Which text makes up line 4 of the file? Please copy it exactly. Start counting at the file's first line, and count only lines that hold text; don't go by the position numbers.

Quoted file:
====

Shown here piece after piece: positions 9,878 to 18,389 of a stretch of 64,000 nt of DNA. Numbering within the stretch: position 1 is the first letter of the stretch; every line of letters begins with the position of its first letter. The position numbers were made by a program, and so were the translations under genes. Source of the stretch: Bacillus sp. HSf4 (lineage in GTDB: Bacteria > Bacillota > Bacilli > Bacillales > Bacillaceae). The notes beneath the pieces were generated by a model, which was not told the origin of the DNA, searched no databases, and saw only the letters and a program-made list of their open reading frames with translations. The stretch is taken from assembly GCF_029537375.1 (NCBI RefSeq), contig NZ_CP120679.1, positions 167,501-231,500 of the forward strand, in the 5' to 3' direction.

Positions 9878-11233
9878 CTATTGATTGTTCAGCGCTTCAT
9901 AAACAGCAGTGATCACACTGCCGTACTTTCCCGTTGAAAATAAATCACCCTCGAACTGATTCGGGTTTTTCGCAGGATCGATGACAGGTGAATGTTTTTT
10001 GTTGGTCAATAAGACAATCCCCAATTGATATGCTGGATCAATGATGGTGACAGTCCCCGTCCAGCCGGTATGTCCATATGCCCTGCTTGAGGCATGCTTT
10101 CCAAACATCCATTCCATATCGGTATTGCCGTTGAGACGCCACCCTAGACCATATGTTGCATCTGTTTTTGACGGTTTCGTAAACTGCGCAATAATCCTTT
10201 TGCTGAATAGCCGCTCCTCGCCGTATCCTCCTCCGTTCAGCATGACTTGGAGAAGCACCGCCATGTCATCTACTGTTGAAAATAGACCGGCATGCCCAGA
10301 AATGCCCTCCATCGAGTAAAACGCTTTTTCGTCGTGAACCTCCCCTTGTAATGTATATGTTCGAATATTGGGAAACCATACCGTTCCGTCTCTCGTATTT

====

9901 AAACAGCAGTGATCACACTGCCGTACTTTCCCGTTGAAAATAAATCACCCTCGAACTGATTCGGGTTTTTCGCAGGATCGATGACAGGTGAATGTTTTTT